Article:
William Thomas Stead. A man well known in his day: an investigative journalist, a hard-hitting social campaigner and a forthright man. He championed women’s rights and supported the suffragettes; promoted the Poor Law, backed the labouring classes and trade unionism; advocated compulsory education for all and demanded home rule for Ireland. The newspapers he edited, which included the Pall Mall Gazette in London, became ones that politicians of the day were forced to take notice of.
But he had another side to him; one which attracted a certain amount of derision and perhaps contributed to the reasons why he is not well-remembered these days: an unswerving belief in spiritualism. This was not unusual, however, being a popular pastime in the late Victorian era and we have a number of books on the subject in the Tower Collection to prove it.
Stead himself wrote a few works on spiritualism, the most well-known of which was “Letters from Julia” [1898.5.75] later republished as “After death” [1906.5.604 and 1915.7.719]. These missives were produced (apparently) by automatic writing, taken down by Stead under the influence of a departed American journalist called Julia Amis. Stead also set up a séance circle, calling it Julia’s Bureau after her.
Fact, fiction and fable start to get a bit mixed up at this point. Stead apparently often stated that he would die either by being lynched or by drowning. In 1886 he wrote and published a short story containing both these elements, called “How the mail steamer went down in mid-Atlantic,” which was by way of a dire warning of the consequences of a ship not having enough life boats for all its passengers. Naturally, this has often been cited as foreshadowing the fate of the Titanic, although it actually features a sinking following a collision between ships, with no mention of any icebergs…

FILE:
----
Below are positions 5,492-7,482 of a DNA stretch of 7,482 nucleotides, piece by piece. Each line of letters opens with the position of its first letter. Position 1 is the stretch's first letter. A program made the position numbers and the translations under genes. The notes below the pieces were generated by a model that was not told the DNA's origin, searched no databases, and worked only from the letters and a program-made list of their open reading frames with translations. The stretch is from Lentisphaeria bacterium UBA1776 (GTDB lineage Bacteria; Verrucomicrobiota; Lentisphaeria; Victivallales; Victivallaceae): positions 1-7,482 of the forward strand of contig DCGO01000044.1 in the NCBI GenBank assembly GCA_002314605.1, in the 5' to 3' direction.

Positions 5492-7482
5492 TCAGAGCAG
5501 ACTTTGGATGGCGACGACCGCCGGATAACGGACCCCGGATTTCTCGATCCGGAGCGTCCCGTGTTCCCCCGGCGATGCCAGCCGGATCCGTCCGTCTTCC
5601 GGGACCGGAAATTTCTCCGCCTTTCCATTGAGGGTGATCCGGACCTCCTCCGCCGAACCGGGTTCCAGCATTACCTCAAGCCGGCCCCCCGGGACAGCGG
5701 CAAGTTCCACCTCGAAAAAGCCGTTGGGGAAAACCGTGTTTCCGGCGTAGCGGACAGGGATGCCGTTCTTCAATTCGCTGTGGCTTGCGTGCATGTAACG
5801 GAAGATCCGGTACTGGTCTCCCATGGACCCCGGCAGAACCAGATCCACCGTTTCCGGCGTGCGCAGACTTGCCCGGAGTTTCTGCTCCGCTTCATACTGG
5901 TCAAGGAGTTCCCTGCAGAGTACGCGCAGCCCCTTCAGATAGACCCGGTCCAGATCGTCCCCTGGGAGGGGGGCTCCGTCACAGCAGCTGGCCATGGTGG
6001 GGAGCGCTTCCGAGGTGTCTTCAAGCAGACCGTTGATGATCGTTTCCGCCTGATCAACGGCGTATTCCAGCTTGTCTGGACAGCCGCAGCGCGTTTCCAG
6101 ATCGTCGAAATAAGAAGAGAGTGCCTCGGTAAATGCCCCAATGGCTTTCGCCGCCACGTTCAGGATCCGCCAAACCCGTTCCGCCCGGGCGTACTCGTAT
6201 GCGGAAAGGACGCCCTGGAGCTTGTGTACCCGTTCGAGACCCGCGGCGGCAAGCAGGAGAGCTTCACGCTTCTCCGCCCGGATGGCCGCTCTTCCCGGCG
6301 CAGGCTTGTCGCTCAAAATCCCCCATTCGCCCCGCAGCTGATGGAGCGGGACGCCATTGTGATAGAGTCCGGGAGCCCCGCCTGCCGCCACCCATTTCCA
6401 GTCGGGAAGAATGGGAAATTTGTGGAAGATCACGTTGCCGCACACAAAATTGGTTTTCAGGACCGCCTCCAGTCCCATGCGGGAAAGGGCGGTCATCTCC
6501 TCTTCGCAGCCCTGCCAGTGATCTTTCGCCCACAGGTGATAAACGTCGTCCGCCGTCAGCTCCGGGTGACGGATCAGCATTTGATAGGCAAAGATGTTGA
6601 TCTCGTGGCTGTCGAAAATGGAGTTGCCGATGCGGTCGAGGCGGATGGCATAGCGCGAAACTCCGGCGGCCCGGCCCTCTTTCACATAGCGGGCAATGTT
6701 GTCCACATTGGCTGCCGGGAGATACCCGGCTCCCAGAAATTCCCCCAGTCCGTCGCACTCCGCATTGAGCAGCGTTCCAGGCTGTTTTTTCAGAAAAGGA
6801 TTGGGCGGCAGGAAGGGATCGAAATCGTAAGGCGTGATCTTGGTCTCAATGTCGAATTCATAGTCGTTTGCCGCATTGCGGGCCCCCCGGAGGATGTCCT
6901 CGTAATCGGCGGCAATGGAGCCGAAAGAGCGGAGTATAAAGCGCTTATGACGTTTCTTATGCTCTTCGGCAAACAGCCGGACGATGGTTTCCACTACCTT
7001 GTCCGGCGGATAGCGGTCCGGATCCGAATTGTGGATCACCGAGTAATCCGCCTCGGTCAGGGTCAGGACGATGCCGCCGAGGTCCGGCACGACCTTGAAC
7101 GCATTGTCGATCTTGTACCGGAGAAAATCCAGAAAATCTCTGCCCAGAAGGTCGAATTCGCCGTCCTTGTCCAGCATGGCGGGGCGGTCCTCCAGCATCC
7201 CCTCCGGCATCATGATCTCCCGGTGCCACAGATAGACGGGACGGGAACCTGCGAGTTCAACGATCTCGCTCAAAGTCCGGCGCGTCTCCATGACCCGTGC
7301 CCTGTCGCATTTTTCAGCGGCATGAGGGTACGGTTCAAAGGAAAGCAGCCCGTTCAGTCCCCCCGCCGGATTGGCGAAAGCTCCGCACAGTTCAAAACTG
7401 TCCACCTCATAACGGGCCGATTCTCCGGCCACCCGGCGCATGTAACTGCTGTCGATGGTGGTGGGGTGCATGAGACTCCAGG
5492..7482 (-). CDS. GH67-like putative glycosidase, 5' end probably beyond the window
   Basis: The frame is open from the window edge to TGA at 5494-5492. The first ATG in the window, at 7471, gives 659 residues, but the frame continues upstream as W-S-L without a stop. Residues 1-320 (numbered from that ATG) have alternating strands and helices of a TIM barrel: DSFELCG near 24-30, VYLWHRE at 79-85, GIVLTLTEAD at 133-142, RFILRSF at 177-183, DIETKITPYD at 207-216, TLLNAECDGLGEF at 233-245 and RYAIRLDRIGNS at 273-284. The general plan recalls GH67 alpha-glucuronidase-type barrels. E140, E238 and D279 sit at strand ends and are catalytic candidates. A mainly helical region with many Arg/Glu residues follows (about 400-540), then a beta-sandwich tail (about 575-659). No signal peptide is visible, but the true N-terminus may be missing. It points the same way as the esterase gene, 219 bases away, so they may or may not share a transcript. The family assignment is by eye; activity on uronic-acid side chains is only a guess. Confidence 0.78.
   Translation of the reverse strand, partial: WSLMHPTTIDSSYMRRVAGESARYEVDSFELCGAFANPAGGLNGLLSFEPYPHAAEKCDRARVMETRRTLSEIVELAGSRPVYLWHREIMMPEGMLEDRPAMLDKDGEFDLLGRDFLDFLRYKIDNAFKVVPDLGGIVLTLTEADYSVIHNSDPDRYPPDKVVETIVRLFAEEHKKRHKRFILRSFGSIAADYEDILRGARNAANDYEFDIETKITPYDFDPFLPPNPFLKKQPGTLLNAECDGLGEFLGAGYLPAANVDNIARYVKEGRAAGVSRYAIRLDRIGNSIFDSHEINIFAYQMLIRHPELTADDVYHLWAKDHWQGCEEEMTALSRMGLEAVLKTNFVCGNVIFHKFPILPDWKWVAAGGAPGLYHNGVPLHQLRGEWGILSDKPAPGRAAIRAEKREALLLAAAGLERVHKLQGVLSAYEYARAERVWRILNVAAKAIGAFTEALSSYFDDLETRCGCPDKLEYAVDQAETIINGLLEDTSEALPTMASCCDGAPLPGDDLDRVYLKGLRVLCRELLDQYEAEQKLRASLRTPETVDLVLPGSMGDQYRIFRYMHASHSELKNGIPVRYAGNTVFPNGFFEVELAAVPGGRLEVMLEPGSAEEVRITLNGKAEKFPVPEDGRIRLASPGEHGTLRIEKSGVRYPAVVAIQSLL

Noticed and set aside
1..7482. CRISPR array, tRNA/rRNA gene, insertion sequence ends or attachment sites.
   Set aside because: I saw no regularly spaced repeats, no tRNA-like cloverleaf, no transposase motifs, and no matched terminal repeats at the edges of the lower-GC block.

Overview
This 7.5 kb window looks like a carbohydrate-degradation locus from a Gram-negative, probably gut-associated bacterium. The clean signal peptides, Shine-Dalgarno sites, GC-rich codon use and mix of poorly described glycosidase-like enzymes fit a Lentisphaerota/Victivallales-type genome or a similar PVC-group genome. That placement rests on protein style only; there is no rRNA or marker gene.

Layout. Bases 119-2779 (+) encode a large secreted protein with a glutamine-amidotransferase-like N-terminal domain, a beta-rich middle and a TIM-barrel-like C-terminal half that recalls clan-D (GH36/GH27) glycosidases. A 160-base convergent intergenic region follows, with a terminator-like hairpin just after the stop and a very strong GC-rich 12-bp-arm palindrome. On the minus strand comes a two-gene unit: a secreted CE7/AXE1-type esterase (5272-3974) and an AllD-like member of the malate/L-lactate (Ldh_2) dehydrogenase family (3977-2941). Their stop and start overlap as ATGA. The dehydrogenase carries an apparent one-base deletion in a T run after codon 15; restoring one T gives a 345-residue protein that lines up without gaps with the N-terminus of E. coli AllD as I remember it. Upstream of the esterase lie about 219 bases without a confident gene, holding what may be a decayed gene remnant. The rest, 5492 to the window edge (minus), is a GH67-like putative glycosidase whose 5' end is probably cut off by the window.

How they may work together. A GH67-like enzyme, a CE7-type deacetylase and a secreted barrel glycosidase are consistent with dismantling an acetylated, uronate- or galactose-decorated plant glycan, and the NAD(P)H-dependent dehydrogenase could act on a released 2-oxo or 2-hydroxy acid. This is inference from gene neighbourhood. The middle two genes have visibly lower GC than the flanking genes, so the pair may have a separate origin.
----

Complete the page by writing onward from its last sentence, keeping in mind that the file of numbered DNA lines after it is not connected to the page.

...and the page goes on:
Stead apparently consulted a palmist in 1892 who told him he would die at the age of 63, which he duly did (defying a different prediction that he would make it past 75). The palmist also told him that his life would be in peril “from water and from nothing else” and that it would be dangerous to travel in April 1912.
Despite Stead’s credulity in these matters, he boarded the Titanic….
Having drowned, he wasted little time in coming back to tell everybody all about it, speaking through a certain Mrs Coates at a séance only 11 days later, followed by innumerable appearances to many others; manifesting himself through mediums, by the use of automatic writing, in photographs and on one occasion by shaking a whole room. James Coates edited a book the following year, “Has W.T. Stead returned? A symposium” [1913.7.3500] which goes into minute detail about Stead’s visitations to various people, including members of Julia’s bureau. Great efforts are made to point out the genuineness of the apparitions.
As reported, Stead seems to have delighted in being a spirit, pleased to have proof that people really were on the Other Side and making contact with the living. He describes how he did not suffer in the water, but passed quickly into unconsciousness, due to a blow on the head – the “lynching” he always said he would suffer! He passed over happily, being prepared for the future life by means of his involvement with spiritualism on earth, but tells of how he had to comfort and assist many others who were in great distress and did not know where they were.
One of the controversial details regarding the Titanic is whether or not “Nearer, thy God, to thee” was being played by the band as the ship went down. Stead not only states that it was being played, but that it was at his own request. So now we all know….